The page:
Highlander

Plot

An immortal Scottish swordsman must confront the last of his immortal opponent, a murderously brutal barbarian who lusts for the fabled "Prize".

Release Year: 1986

Rating: 7.2/10 (54,447 voted)

Director:
Russell Mulcahy

Stars: Christopher Lambert, Sean Connery, Clancy Brown

Storyline
Born in the Highlands of Scotland in 1518, Connor Macleod is immortal. When he is wounded in battle but does not die, he is banished from his village. He meets another like himself, Ramirez, who teaches him swordsmanship–the only way to kill another immortal is to take his head–and the ways of the immortals. Modern-day New York is the location of "The Gathering," where Connor and the few remaining immortals must battle to the last for "The Prize."

Writers: Gregory Widen, Gregory Widen

Cast:

Christopher Lambert

Connor 'The Highlander' MacLeod
/
Russell Edwin Nash


Roxanne Hart

Brenda J. Wyatt


Clancy Brown

Victor Kruger
/
The Kurgan


Sean Connery

Juan Sanchez Villa-Lobos Ramirez


Beatie Edney

Heather MacLeod


Alan North

Lieutenant Frank Moran


Jon Polito

Det. Walter Bedsoe


Sheila Gish

Rachel Ellenstein


Hugh Quarshie

Sunda Kastagir


Christopher Malcolm

Kirk Matunas


Peter Diamond

Aman Fasil


Billy Hartman

Dugal MacLeod


James Cosmo

Angus MacLeod


Celia Imrie

Kate MacLeod


Alistair Findlay

Chief Murdoch

Taglines:
He fought his first battle on the Scottish Highlands in 1536. He will fight his greatest battle on the streets of New York City in 1986. His name is Connor MacLeod. He is immortal.

Release Date: 7 March 1986

Filming Locations: 59th Street Bridge, Manhattan, New York City, New York, USA



Box Office Details

Budget: $16,000,000

(estimated)

Opening Weekend: $2,453,021
(USA)
(9 March 1986)

Gross: $12,885,193
(Worldwide)



Technical Specs

Runtime:


 |
USA:
(theatrical version)



Did You Know?

Trivia:

The sword fight between MacLeod and Fasil was filmed in a London fruit market made to look like a parking garage. The producers had scheduled to film in England but couldn't film in a parking garage there because they had lower ceilings than American parking garages and could not convincingly be made to look like Madison Square Garden's garage.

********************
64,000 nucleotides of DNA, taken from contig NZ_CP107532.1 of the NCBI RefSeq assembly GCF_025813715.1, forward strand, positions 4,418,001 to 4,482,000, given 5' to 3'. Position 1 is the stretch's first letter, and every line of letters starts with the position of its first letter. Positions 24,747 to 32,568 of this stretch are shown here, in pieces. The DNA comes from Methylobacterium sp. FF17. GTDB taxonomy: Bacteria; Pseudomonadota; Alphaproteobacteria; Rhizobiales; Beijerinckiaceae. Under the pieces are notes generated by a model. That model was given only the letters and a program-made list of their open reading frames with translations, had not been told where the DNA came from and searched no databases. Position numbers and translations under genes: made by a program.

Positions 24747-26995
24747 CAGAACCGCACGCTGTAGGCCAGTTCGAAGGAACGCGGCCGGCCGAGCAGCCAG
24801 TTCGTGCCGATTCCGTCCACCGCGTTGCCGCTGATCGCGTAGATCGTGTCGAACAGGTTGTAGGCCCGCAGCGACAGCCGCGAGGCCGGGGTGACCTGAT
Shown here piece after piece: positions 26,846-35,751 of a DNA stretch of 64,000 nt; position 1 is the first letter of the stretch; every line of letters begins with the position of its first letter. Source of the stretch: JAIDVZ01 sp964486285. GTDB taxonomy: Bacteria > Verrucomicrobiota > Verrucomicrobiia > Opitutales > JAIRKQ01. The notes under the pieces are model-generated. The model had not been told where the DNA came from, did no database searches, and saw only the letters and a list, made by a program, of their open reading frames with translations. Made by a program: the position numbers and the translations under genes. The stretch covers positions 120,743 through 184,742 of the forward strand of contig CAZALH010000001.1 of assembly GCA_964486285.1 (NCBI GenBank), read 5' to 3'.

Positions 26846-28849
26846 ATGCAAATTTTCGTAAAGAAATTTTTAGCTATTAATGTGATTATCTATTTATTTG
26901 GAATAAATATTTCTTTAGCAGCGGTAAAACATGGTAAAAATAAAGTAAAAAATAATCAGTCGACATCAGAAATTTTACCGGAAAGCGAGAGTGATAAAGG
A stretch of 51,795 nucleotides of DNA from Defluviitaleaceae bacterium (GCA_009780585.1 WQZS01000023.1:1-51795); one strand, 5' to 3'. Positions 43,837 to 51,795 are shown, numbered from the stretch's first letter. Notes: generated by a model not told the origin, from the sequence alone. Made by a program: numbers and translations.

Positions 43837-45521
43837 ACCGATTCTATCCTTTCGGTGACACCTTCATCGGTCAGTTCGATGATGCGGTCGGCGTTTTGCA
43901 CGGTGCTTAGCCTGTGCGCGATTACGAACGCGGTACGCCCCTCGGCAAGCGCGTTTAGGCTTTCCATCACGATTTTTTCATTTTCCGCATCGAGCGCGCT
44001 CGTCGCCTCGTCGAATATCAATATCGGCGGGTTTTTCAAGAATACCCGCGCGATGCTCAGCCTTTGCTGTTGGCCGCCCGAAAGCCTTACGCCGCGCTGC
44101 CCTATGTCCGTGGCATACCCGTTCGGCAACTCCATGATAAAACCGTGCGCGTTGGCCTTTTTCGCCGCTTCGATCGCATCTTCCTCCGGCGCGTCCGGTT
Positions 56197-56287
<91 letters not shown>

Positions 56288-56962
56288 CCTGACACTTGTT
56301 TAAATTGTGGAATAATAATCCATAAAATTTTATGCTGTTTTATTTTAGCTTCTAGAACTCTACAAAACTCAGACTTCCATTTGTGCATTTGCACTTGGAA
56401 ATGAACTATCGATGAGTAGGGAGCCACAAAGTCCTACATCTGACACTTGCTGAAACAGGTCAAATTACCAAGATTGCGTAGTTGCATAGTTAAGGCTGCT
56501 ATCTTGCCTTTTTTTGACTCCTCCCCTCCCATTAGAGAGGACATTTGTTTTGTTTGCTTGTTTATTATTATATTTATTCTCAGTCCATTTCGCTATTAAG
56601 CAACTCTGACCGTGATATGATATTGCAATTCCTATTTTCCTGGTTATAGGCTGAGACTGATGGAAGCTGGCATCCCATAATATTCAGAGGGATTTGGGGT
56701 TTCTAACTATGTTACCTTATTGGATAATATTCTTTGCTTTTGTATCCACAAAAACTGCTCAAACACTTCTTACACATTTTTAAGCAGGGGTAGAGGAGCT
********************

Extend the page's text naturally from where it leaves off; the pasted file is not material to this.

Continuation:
Goofs:

Continuity:
Speed of Sean Connery's legs moving when he runs along the beach VERY different to that of the stunt double's.

Quotes:

Kurgan:
Who is the woman?

Ramirez:
She's MINE!

Kurgan:
Ah! Not for much longer…



User Review

Magical – Don't Miss!

Rating: 10/10

When I first saw this movie, I loved it. Having recently seen it again after
several years, I found it to be every bit as good as I remembered – in fact,
better. So I thought I would visit IMDB and see what others had to say. I
learned four things;

1/ This movie was a flop at the box office. Funny, I had always assumed it
was a hit – it was so good, and spawned three (soon to be four) sequels and
a television series.

2/ I expected some to be less than entranced with Highlander, but was
interested to learn that there are those who think it complete
rubbish.

3/ Some people think the sequels are good movies. How could
they?

4/ Some people don't like the Queen soundtrack. How could they
not?

It is always interesting to see different viewpoints, especially when they
are completely contrary to your own. But for me, this movie was perfect. The
premise was intriguing, the story was beautifully told, the joy and pathos
of an immortal amongst mortals revealed with great skill. There was great
action, romance, the tragedy of love lost – and the baddest of bad guys to
overcome.

The casting was excellent, as was the acting. Sean Connery's contribution
was exactly as it should have been, and no more. Clancy Brown's performance
as The Kurgan was joyfully terrifying, Christopher Lambert was
spot-on.

The screenplay was excellent, as was the script. I was especially impressed
with the way that flashbacks were interwoven with the ongoing story. In
fact, this is the only flashback movie I have ever liked.

I was also thoroughly impressed with the action sequences. Unlike so many